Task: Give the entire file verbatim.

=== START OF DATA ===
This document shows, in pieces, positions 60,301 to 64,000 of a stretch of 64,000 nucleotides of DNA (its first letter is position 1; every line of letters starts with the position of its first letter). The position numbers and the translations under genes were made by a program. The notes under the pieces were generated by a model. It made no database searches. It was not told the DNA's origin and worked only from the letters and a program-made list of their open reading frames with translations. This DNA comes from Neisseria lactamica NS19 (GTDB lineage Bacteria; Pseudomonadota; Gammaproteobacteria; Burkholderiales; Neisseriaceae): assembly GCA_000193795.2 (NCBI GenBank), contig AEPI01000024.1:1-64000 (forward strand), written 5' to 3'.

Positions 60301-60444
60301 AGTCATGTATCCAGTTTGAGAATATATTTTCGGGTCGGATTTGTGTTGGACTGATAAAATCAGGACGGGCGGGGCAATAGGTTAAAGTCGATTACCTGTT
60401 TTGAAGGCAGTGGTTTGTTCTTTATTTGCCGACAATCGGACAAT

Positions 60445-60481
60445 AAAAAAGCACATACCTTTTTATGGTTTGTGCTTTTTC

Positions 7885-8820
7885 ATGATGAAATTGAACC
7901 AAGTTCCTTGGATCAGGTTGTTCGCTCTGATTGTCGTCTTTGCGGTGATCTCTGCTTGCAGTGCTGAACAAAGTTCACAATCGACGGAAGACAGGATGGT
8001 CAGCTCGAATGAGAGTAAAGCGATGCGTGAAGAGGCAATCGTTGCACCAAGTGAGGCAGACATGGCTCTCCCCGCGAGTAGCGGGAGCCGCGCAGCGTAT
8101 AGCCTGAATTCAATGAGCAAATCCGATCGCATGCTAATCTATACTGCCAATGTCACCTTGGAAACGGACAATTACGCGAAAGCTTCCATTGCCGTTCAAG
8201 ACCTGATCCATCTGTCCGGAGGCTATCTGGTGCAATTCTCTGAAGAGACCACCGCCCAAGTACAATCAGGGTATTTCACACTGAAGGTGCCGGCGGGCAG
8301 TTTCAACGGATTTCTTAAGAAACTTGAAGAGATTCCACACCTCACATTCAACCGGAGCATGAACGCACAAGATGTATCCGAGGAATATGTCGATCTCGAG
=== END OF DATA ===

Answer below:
This document shows, in pieces, positions 60,301 to 64,000 of a stretch of 64,000 nucleotides of DNA (its first letter is position 1; every line of letters starts with the position of its first letter). The position numbers and the translations under genes were made by a program. The notes under the pieces were generated by a model. It made no database searches. It was not told the DNA's origin and worked only from the letters and a program-made list of their open reading frames with translations. This DNA comes from Neisseria lactamica NS19 (GTDB lineage Bacteria; Pseudomonadota; Gammaproteobacteria; Burkholderiales; Neisseriaceae): assembly GCA_000193795.2 (NCBI GenBank), contig AEPI01000024.1:1-64000 (forward strand), written 5' to 3'.

Positions 60301-60444
60301 AGTCATGTATCCAGTTTGAGAATATATTTTCGGGTCGGATTTGTGTTGGACTGATAAAATCAGGACGGGCGGGGCAATAGGTTAAAGTCGATTACCTGTT
60401 TTGAAGGCAGTGGTTTGTTCTTTATTTGCCGACAATCGGACAAT

Positions 60445-60481
60445 AAAAAAGCACATACCTTTTTATGGTTTGTGCTTTTTC

Positions 7885-8820
7885 ATGATGAAATTGAACC
7901 AAGTTCCTTGGATCAGGTTGTTCGCTCTGATTGTCGTCTTTGCGGTGATCTCTGCTTGCAGTGCTGAACAAAGTTCACAATCGACGGAAGACAGGATGGT
8001 CAGCTCGAATGAGAGTAAAGCGATGCGTGAAGAGGCAATCGTTGCACCAAGTGAGGCAGACATGGCTCTCCCCGCGAGTAGCGGGAGCCGCGCAGCGTAT
8101 AGCCTGAATTCAATGAGCAAATCCGATCGCATGCTAATCTATACTGCCAATGTCACCTTGGAAACGGACAATTACGCGAAAGCTTCCATTGCCGTTCAAG
8201 ACCTGATCCATCTGTCCGGAGGCTATCTGGTGCAATTCTCTGAAGAGACCACCGCCCAAGTACAATCAGGGTATTTCACACTGAAGGTGCCGGCGGGCAG
8301 TTTCAACGGATTTCTTAAGAAACTTGAAGAGATTCCACACCTCACATTCAACCGGAGCATGAACGCACAAGATGTATCCGAGGAATATGTCGATCTCGAG